How to Travel From Tbilisi to Yerevanairport_transferbarbathtubbusiness_facilitieschild_activitieschildcareconnecting_roomcribsfree_wifigymhot_tubinternetkitchennon_smokingpetpoolresturantski_in_outski_shuttleski_storagesmoking_areaspastar

How to Travel From Tbilisi to Yerevan

Yerevan train station
Yerevan train station | © Nina Stössinger / Flickr
Many travelers coming to the Caucasus region would like to visit as many locations as possible. The proximity of Tbilisi and Yerevan makes it possible to add one more country to your travel itinerary. Whether you are starting your trip from Tbilisi or Yerevan, it would be a pity not to see the other, as the cities lie only about 290km (180 mi.) apart. To make your travels more comfortable, here’s our guide to how to travel between Tbilisi and Yerevan.

Why you should visit Yerevan

Armenia’s capital is still an undiscovered place for many tourists, so if you are looking for a lesser-known travel destination, Yerevan is a great place. The city boasts interesting architecture, contemporary statues scattered across its Cascade Complex, hearty meals, and friendly locals. History buffs can enjoy visit various museums such as Erubeni or the Armenian Genocide Museum, while art lovers can visit and admire works of Armenian contemporary artists at its galleries.

In addition, you will be able to compare and see how different Tbilisi and Yerevan became following the independence they each gained after the collapse of the Soviet Union.

Panoramic view of Yerevan © Ara Chahvekilian / Flickr

What you need to know

Armenia has moderate visa requirements with most countries. Citizens of most EU countries, the United Arab Emirates, the United States of America, the United Kingdom, Singapore, New Zealand, and Qatar can enter the country without a visa for 180 days during one year. Others can get a visa upon arrival at the border of the country.

Armenia and Azerbaijan have a difficult political relationship due to the Nagorno-Karabakh region. Therefore, if you have traveled to Azerbaijan prior to Armenia, you will be asked at the border control. And if your answer is ‘yes’, the officer will follow up and ask you the reason and may even request the address of the hotel you booked in Yerevan. Once he or she confirms that everything is in line, you’ll get the stamp. Don’t worry, there are very few cases when travelers are not allowed in the country just because they have been to Azerbaijan.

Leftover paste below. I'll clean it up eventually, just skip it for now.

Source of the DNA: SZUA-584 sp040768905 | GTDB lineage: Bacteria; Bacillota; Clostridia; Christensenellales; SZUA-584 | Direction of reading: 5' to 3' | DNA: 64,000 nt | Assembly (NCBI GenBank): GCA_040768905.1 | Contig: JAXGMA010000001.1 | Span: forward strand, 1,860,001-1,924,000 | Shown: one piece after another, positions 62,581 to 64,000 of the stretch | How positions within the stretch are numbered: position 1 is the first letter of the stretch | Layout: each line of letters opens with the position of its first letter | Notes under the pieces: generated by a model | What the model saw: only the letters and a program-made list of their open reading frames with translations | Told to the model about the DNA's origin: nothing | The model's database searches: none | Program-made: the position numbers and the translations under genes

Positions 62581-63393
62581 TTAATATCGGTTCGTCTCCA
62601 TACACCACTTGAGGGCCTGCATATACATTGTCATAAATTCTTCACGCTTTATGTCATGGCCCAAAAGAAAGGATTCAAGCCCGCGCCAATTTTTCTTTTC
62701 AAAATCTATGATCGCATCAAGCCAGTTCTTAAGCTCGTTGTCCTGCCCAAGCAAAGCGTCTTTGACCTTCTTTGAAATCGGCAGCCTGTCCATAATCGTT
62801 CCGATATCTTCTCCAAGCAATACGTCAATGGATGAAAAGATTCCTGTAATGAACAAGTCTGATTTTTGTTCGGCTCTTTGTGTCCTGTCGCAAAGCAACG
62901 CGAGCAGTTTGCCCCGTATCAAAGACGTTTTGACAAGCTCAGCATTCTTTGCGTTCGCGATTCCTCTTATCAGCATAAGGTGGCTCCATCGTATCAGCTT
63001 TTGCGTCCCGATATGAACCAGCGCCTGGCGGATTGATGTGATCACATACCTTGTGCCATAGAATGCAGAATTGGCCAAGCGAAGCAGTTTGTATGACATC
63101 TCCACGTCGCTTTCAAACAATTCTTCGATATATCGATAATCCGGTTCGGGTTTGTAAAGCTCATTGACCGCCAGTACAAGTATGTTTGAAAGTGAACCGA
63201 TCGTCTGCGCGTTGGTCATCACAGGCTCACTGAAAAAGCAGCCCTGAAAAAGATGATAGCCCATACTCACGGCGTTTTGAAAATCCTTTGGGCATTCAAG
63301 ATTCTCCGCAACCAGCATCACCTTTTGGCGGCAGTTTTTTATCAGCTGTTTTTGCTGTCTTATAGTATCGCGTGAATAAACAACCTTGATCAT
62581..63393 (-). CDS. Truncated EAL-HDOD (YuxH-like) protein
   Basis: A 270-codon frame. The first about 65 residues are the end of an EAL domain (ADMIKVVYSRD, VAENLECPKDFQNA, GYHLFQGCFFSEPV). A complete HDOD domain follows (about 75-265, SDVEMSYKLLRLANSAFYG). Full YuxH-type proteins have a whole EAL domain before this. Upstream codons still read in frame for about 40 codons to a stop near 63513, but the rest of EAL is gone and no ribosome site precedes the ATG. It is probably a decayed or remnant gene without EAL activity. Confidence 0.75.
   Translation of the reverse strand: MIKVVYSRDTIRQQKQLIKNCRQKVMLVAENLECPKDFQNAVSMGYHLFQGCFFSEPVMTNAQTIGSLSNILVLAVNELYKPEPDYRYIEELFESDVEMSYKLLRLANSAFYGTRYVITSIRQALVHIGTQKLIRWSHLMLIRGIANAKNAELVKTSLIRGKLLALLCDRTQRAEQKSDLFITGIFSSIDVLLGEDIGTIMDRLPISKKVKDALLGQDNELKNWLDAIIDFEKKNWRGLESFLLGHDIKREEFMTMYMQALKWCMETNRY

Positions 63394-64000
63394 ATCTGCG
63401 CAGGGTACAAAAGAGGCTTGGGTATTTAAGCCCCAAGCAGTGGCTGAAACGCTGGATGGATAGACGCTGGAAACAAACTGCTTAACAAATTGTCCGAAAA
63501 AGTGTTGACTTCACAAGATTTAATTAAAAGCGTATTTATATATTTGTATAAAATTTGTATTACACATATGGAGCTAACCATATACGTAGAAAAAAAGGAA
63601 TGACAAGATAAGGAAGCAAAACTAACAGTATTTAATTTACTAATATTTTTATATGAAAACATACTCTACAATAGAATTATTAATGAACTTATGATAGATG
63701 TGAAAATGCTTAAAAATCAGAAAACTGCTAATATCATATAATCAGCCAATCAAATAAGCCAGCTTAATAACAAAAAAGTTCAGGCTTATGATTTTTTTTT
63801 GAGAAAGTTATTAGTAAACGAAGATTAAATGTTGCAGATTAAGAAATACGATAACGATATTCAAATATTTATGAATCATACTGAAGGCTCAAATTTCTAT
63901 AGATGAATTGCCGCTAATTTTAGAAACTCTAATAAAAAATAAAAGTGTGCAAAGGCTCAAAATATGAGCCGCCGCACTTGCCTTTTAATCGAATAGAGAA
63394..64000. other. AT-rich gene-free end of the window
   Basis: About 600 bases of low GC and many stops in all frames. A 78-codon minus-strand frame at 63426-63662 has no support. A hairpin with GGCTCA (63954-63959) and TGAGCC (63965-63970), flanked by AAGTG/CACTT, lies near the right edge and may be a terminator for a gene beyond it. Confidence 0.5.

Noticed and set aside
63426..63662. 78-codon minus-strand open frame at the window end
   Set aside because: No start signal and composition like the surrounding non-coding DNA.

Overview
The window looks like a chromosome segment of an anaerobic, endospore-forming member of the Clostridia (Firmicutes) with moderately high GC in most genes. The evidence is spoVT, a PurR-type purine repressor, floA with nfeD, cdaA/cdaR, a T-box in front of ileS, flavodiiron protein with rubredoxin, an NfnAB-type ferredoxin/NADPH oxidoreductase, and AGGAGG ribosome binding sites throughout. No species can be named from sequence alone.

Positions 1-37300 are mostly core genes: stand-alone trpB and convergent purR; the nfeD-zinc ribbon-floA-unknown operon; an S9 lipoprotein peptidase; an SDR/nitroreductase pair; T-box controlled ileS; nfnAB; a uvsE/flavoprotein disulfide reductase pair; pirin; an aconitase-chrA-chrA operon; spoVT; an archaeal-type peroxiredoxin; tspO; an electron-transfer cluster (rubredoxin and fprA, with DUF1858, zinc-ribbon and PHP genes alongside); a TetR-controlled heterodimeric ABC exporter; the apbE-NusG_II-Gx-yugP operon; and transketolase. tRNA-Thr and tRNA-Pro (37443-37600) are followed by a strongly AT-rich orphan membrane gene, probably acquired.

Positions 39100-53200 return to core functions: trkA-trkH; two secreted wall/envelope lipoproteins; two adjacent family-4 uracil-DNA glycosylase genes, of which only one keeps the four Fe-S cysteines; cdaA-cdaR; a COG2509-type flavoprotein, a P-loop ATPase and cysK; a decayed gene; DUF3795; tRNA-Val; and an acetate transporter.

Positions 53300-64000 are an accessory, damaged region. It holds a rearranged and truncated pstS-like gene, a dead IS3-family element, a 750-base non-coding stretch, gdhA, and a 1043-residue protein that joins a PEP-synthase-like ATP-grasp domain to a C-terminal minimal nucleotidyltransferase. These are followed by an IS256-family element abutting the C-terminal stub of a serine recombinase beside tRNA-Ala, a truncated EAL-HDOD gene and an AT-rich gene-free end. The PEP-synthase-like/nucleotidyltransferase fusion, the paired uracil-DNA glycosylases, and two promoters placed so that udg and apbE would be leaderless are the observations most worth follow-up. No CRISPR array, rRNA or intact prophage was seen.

Travel by plane

Despite the short distance, you can fly from Tbilisi to Yerevan, and vice versa, with Georgian Airways. From Tbilisi, the flights are scheduled six days a week, while there are only three days of scheduled flights from Yerevan. You can easily get round-trip ticket for US$164, and the flight takes only 30 minutes!.

Georgian Airways - Boeing 737-529 © Alan Lebeda / WikiCommons

Travel by a minibus

Minibusses in both countries are called marshrutkas and are one of the most convenient and cheap options for budget travelers, where you can enjoy views of both countries along the way. There are two locations in Tbilisi where those minibusses depart for Yerevan – Station Square and Ortachala Bus Station. Depending on where you are staying and which one is closer, you can choose your departure spot accordingly. Once you get to Station Square, you’ll need to ask around from where the buses depart from. The price for a one-way ticket is 35 lari (US$14.30). Some of those buses to pick up other travelers at Avlabari metro station, and on the way back from Yerevan some have Avlabari as their final stop and not the Station Square, so just be aware of this. The reason for this is that Avlabari is a famous Armenian district of Tbilisi.

If you prefer Ortachala Bus station, there’s a sign ‘Tbilisi to Yerevan’. Follow the sign down the stairs and once someone spots you with bags, they’ll come to direct you to the right vehicle that is scheduled to go that time of the day. The price for a one-way ticket is about the same as in Station Square. One thing to note is that the spelling of Yerevan could be in Georgian (ერევანი), Russian (Эривань), and Armenian (Երևան).

There are several shops that sell snacks and drinks if you didn’t manage to buy something for the road. You can also change your money to Armenian drams here if you wish to have some small change just in case.

Marshrutka traveling across Georgia © Marcin Konsek / WikiCommons

Travel by train

If traveling by minibus is not your cup of tea or you would like to try an old-fashioned sleeper train, then this option might be good for you. There are overnight sleeper trains between these two capitals. During the winter months, October to May, you can take a bi-nightly overnight train, while daily afternoon and evening trains run from June to September. It’s a safe and convenient option if you are not in a hurry and would like to have a different experience.

Compared to minibus tickets, the price of a train ticket is double, 70 Lari (US$29), but by some standards, it still seems quite cheap. The journey is comfortable, and waking up to gorgeous views of Mount Ararat at dawn as you enter the country makes the trip even more memorable.

The train departs from Tbilisi Central Station (Station Square). Unfortunately, you can’t buy those tickets online, so you’ll need to buy them at the ticket office in advance. Make sure to bring your passport.

Tbilisi Central Station at night © P.Kurmelis / WikiCommons